Do you enjoy poetry? Do you like to get carried away by the visualizations that start popping up in your head while reading poems? Do you aspire to write your own anthology someday? Is the title of a book of poems by a certain author enough to send you squealing in delight once you discover it underneath the gift paper that wraps up a small parcel? If you said yes to one or more of these questions, then it is true… you have the soul of a poet!
As a language and literature student, reading and writing poetry is now more than ever an essential part of my daily life. And therefore, I have decided to share a little of my passion, by recommending you some of my favorite poets of all time, bound to make your dream and sometimes even weep as well.
Are you ready?
Here we go!
Alison Rutherford (1717 – 1794)
Born in Selkirkshire, Scotland, Alison Rutherford would later adopt the surname Cockburn after her marriage to a lawyer, Patrick Cockburn of Ormiston, who died in 1753. Even though her financial situation was never a very privileged one, she is said to have been a very lively and cheerful woman with a somewhat sarcastic sense of humor, who enjoyed composing parodies and drawing character sketches and caricatures. She also became good friends with notable figures of the Scottish Enlightenment movement, such as the philosopher David Hume and the poets Robert Burns and Walter Scott; and she would often host literary gatherings at her house in Edinburgh in order to discuss philosophy, politics and literature with them. Her heart-wrenching version of Flowers of the Forest, originally a folk tune inspired on the defeat of the Scottish king James IV and his men by the English at the battle of Flodden in 1513, is probably her most famous poem… guaranteed to make you cry!
John Keats (1795 – 1821)
Keats is considered one of the most famous (and beloved) English Romantic poets, along with Lord Byron and P. B. Shelley. Born to a family of humble origins in London, he began to grow interested in literature as a young boy and decided to dedicate himself entirely to writing in 1816, shortly after receiving his apothecary’s license, which enabled him to work as a physician and surgeon. Having written his first extant poem when he was 19, he soon let his creativity lose, writing dozens of poems for the next six years of his life. Sadly, he wasn’t able to provide us with more of his work, for tuberculosis claimed his life a few months after his 25th birthday. His poems he has bequeathed us are often long, and very thoughtful, with an abundance of reflections about earthly life and depictions of nature, portrayed in very idealized and bucolic ways. His poems I Stood Tiptoe Upon a Little Hill, Ode to a Nightingale and Ode to Sleep will definitely capture your heart, transporting it to the English countryside so dear to the author.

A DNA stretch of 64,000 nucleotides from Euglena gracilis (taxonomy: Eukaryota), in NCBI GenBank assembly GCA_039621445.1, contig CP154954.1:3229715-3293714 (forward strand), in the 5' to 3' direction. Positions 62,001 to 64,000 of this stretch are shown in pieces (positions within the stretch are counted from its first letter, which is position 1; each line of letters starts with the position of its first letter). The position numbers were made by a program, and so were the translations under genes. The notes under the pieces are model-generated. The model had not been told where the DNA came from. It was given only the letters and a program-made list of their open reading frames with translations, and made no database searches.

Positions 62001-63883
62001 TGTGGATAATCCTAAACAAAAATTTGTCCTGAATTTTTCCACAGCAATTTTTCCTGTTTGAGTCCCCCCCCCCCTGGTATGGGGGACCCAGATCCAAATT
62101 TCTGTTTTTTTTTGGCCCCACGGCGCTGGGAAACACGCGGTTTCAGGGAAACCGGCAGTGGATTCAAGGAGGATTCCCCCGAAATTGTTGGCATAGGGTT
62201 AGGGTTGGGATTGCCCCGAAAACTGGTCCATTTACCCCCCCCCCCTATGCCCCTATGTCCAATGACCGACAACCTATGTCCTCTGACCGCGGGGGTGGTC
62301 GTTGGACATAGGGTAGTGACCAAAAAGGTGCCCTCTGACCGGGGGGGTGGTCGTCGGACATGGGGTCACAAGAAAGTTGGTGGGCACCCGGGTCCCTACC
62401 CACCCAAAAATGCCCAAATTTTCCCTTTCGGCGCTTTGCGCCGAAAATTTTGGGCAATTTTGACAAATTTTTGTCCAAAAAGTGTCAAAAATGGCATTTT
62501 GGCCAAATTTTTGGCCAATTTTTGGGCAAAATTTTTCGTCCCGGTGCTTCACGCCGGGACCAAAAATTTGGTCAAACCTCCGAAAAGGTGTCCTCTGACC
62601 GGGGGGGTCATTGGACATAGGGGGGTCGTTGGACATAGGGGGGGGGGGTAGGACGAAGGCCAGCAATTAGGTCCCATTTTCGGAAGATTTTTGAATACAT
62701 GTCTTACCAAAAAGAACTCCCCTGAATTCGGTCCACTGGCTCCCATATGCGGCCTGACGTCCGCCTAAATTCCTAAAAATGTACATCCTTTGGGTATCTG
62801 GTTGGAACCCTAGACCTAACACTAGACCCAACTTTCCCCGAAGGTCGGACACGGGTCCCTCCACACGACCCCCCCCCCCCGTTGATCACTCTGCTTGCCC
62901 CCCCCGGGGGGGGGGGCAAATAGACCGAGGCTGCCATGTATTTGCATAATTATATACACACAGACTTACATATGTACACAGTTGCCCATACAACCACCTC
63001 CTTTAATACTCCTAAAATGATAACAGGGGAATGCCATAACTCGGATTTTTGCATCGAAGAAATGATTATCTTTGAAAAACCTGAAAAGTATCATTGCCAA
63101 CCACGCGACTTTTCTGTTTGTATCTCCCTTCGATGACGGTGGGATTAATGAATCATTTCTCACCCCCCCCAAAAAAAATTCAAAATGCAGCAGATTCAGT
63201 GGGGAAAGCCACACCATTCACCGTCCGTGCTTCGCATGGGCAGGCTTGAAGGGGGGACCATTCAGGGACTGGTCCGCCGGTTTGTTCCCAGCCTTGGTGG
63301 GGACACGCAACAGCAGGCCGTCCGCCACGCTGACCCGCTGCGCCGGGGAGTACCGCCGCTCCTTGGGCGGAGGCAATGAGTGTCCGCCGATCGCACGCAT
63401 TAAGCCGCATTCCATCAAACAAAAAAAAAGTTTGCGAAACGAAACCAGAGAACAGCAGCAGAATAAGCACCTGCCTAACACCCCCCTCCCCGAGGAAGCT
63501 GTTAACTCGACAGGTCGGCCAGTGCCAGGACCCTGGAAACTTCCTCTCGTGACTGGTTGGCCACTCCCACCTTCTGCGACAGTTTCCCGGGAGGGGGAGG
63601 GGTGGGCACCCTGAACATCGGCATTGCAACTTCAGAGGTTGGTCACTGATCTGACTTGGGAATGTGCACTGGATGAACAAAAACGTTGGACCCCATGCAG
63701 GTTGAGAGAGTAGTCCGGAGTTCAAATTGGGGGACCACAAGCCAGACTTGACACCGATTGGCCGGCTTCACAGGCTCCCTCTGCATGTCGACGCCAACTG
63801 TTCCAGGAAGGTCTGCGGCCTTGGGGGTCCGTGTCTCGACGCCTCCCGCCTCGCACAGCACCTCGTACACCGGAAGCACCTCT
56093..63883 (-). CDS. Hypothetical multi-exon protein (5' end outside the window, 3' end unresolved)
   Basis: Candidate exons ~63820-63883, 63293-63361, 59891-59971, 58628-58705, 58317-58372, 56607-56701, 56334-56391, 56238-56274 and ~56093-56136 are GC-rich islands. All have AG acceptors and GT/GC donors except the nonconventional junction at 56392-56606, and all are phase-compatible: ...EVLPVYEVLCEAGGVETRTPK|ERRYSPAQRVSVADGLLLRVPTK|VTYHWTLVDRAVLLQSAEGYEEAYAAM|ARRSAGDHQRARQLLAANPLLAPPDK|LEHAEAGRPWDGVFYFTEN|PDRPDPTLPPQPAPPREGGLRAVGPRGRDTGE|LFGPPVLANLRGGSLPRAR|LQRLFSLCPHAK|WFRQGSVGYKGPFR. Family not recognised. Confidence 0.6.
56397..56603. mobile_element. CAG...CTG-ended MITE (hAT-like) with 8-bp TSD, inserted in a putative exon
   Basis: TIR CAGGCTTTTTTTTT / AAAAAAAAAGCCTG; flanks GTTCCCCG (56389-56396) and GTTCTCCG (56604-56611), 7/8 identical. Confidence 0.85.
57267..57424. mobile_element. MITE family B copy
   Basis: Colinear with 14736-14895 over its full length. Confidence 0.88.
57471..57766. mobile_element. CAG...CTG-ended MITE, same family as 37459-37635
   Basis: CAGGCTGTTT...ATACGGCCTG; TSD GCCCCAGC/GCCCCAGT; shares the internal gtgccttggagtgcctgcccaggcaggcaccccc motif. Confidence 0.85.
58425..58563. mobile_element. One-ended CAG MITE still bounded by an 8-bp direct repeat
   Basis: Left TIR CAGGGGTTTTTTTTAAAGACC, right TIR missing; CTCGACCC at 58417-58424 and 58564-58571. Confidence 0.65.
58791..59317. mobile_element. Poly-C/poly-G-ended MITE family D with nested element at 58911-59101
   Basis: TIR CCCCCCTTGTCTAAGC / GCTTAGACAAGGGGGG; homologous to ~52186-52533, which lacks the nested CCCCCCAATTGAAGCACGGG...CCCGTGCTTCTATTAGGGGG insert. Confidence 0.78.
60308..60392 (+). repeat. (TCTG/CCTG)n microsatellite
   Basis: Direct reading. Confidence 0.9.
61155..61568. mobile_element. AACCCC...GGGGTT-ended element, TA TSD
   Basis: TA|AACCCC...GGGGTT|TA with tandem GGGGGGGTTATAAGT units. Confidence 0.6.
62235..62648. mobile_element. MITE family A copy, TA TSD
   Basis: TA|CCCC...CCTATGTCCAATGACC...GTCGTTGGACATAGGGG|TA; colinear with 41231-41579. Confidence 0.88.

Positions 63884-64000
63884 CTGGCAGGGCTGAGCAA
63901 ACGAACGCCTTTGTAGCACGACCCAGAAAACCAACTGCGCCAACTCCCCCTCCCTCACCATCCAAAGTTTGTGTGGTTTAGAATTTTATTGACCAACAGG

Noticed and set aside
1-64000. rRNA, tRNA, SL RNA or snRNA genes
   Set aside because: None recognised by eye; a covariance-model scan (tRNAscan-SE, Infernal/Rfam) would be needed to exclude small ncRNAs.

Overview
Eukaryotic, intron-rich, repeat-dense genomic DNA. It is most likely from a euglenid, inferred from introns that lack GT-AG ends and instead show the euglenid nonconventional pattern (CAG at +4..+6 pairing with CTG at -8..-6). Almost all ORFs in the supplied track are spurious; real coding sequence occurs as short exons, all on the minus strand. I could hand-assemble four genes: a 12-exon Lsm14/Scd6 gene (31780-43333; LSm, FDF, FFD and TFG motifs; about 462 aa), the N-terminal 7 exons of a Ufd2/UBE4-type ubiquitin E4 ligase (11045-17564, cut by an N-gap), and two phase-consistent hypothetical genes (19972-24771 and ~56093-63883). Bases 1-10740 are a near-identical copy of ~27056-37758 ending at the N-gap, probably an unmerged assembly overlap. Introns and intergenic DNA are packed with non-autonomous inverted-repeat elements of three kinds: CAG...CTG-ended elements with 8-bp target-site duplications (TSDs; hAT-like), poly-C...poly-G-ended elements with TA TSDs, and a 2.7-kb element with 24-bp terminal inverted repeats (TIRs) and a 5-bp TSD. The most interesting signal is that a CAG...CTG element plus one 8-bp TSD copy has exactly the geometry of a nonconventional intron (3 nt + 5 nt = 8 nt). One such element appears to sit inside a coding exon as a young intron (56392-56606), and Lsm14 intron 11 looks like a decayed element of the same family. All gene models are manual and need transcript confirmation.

Victor Hugo (1802 – 1885)
This gentleman with such a solemn demeanour was one of France’s greatest novelists. He is best known as the author of the novels Notre-Dame de Paris, which would years later inspire one of Disney’s darkest movies, The Hunchback of Notre Dame; and Les Misérables, which, even though much time has passed, still possesses the ability of making us cry our eyes out at the wretched life many people knew in 19th century France. But Hugo’s literary work doesn’t only include novels, for he was as well a prolific playwright and poet. Very concerned with the politics of his country, Victor Hugo often used his literary work as a way of social and political critique. However, he could exploit these aspects while still managing to be very tender and affectionate, as we can see if we read the poems included in his book The Art of Being a Grandfather.
Rosalía de Castro (1837 – 1885)
Rosalía de Castro is one of Spain’s greatest Romantic poetesses. Born in Santiago de Compostela, capital of the autonomous community of Galicia, she would write in both Spanish and Galician languages: Follas novas (New Leaves), Cantares Gallegos (Galician Songs) and En las orillas del Sar (On the banks of the Sar) are among her most well-known poetic works. In spite of the ill health that always plagued her life, Rosalía de Castro was always committed to the defence of women’s rights and the political situation of her homeland. Her poems are highly introspective with certain intimate touches as if trying to seek some sort of confidentiality from the reader. They are highly influenced by the emotional state of Saudade, this beautiful Galician-Portuguese word that doesn’t seem to have an accurate translation in any other language: Saudade could be more or less described as a combination of melancholy and longing for something (or someone) that cannot be reached. You will love them!
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Arthur Rimbaud (1854 – 1891)
Along with Tristan Corbière, Stéphane Mallarmé and Paul Verlaine, Arthur Rimbaud is considered one of the infamous French “poètes maudits” (cursed poets), known for their unorthodox bohemian lifestyle, which often included alcoholism and drug abuse and clashed against the contemporary morality. Rimbaud gave up on his education and left his family’s home when he was still only a teenager, during the bloody Franco-Prussian War (1870 – 1871). This event would later play a significant role in his work, inspiring poems such as Le dormeur du val (The sleeper of the valley), which sublimely plays with a symbolism associated to death and denounces the life conditions of the boy soldiers who had been forced to fight as well. Said to have been the stereotypical “problematic teenager”, who drank alcohol, stole from shops and often used abusive language, he would later begin a toxic romantic affair with the fellow poet Paul Verlaine, who was ten years his senior. He died at age 37, due to complications of a bone cancer that had already cost him his right leg.
Vincas Kudirka (1858 – 1899)